New Page 1
When a Contact Lens Is The Healthier Choice
Learn about recent advances in ultraviolet radiation research and clinical
By Jan P.G. Bergmanson, OD, PhD; James E. Walsh, MSc, PhD; Laura Vrazel Koehler,
BS; Judy Harmey, PhD
Contact lens practitioners should not be shy about stressing the advantages of
the products we prescribe. The contact lens has a number of beneficial
attributes, and too often, we fail to point out these attributes to our
As an example, recent research at the Texas Eye Research and Technology Center (TERTC),
part of the University of Houston College of Optometry, has provided excellent
evidence for the ultraviolet (UV) radiation protection offered by a contact lens
when the lens material is formulated with a UV radiation blocker. What�s more,
research has provided evidence that a thinner cornea, one that has undergone
laser refractive surgery, for example, is a less effective UV filter.
In this article, we will discuss new scientific data on UV radiation and its
First, let�s review why UV protection has become necessary to maintain ocular
health and why it is an especially important consideration for eyecare
Over the years, chemicals released by man, especially chlorofluorocarbons, have
led to thinning of the ozone layer, a natural UV radiation filter. As the ozone
thins, a greater proportion of UVA and UVB radiation can penetrate it. When a
hole develops in the ozone layer, highly toxic UVC radiation has free access to
the earth�s surface. What takes man only a short time to harm in our environment
will take nature many years to fully recover. Scientists have projected a half
century will pass before this occurs, if it ever does.1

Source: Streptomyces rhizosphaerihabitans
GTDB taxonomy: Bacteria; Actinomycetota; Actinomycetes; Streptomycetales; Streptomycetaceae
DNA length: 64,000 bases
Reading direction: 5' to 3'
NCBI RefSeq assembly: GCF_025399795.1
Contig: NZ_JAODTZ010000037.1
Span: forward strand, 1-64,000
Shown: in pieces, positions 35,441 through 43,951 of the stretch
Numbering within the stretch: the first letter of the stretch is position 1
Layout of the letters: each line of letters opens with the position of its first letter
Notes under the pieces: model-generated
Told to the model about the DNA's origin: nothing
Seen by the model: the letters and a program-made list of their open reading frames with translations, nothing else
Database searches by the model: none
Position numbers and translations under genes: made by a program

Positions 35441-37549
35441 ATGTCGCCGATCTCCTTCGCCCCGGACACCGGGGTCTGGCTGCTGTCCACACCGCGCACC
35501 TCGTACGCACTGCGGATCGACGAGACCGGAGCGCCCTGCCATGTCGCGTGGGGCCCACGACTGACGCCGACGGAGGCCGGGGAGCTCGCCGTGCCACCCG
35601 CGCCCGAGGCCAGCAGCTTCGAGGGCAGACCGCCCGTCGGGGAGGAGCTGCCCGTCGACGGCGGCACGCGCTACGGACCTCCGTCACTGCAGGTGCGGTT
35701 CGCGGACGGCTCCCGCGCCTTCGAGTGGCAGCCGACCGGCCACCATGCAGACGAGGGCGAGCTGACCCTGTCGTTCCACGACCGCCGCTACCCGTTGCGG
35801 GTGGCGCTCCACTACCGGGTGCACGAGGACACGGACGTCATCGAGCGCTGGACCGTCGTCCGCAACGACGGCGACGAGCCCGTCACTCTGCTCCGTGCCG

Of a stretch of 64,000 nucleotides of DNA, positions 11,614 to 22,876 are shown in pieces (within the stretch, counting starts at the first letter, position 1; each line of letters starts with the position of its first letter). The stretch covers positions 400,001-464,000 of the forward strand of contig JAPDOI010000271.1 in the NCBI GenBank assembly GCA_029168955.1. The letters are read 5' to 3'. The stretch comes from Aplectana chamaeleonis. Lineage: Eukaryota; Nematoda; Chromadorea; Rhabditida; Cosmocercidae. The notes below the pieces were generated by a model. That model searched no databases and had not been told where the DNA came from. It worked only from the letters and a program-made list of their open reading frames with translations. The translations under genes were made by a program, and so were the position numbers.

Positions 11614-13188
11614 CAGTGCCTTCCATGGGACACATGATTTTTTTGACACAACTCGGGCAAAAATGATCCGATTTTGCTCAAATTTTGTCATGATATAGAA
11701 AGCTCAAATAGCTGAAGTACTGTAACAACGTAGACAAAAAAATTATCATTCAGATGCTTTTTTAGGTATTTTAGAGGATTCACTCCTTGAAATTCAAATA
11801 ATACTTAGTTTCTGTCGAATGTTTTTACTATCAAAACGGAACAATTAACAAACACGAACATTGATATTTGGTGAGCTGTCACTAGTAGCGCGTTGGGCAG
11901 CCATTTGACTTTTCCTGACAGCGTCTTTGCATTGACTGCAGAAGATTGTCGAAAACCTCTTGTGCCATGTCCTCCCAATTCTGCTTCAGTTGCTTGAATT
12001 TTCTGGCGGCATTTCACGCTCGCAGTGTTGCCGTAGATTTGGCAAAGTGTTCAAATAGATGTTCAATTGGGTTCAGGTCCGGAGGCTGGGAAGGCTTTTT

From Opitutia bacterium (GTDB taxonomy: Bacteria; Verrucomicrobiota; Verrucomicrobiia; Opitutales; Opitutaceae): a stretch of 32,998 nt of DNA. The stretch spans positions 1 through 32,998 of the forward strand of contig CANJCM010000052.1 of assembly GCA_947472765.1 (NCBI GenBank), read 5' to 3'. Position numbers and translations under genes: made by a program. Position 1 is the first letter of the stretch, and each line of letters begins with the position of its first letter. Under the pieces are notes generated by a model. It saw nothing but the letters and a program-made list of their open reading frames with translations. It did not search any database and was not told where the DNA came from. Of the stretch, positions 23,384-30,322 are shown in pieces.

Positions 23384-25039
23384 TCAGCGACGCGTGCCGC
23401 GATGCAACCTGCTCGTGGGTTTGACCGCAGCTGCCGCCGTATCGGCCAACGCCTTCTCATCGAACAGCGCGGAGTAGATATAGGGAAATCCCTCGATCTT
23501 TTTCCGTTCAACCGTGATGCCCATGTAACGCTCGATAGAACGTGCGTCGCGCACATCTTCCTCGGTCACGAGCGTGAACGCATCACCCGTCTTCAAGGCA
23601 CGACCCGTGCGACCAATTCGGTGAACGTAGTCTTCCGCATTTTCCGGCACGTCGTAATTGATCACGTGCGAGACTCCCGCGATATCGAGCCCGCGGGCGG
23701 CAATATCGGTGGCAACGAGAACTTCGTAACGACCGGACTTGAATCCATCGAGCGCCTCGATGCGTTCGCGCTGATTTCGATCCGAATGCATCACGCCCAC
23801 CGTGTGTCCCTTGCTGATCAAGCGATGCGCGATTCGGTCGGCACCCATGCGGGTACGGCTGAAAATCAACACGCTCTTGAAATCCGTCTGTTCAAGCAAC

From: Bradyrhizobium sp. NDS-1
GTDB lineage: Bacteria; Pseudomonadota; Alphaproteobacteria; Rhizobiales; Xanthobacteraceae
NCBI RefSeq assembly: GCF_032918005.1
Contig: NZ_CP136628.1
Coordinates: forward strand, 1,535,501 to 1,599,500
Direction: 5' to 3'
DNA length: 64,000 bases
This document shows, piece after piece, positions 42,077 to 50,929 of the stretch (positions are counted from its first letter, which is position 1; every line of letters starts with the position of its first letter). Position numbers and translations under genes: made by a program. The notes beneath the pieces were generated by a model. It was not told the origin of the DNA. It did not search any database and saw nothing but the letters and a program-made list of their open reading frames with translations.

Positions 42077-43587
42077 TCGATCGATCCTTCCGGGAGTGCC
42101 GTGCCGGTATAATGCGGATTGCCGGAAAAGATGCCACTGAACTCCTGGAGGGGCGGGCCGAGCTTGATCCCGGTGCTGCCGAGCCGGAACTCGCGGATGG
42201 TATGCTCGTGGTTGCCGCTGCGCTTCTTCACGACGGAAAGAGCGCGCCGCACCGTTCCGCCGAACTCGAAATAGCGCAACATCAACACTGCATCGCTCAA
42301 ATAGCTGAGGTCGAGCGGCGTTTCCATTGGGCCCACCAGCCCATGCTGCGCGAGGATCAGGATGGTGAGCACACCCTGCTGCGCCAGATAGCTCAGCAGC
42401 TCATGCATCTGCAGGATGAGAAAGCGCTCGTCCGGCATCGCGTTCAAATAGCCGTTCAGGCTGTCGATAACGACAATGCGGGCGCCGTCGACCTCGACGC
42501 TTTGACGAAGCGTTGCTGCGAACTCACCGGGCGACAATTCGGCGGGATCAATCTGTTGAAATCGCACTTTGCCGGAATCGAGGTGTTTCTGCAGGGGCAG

There is little doubt UV radiation is one of our most serious and farreaching
health challenges. Today, skin cancer is the most common cancer in the southern
United States.2,3 At the University of Houston College of Optometry,
we assessed ambient UV radiation intensities on the roof of our facility during
two consecutive summers. Our findings revealed that radiation levels were
unhealthy nine days out of 10.4
This man-made environmental change has the potential to increase the incidence
of all UV-related eye diseases unless we become more vigilant in our preventive
care. In rural regions with high UV radiation intensities where, as a result,
the lifetime UV radiation dose is high, pterygia and cataracts are the most
common ophthalmic diseases.5 A careful review of the literature shows
that the only scientifically established risk factor associated with pterygium
formation is UV radiation.
The combined epidemiology of UV-related ocular conditions is quite astounding
when you consider the prevalence of pterygia, which may affect more than 20% of
the population in some places on earth, with cataract statistics not far behind.5
Since this environmental health threat will be around for a very long time, we
should consider changing our prescribing habits.
Inadequate Natural Response
When considering this toxic environment, we must examine human behavior and
society�s awareness of the need to wear ocular UV-radiation protection. When the
eye is exposed to the sun�s direct rays, the natural protection response is to
squint. However, when we�re not directly facing the sun or when there is light
cloud cover, the squint mechanism is reduced. Most people are unaware that up to
40% of ambient UV radiation is contained in the diffuse solar component. In
addition, a laterally incident direct solar beam can be focused onto the nasal
limbus without stimulating the squint mechanism. Not surprisingly, the nasal
limbus is a common site of UV-related ocular diseases, such as pterygium and
Although helpful, UV-filtering sunglasses should not be our sole response to
this ocular hazard because certain styles reduce the natural squint mechanism
while allowing laterally focused UV radiation onto the nasal limbus. A
UV-blocking contact lens will more efficiently reduce UV radiation and will do
so at all times if worn all day, as is the case with most successful contact
lens wearers. Unfortunately, refractive surgery patients, while no longer
requiring contact lenses, may have a reduced natural UV radiation filter, a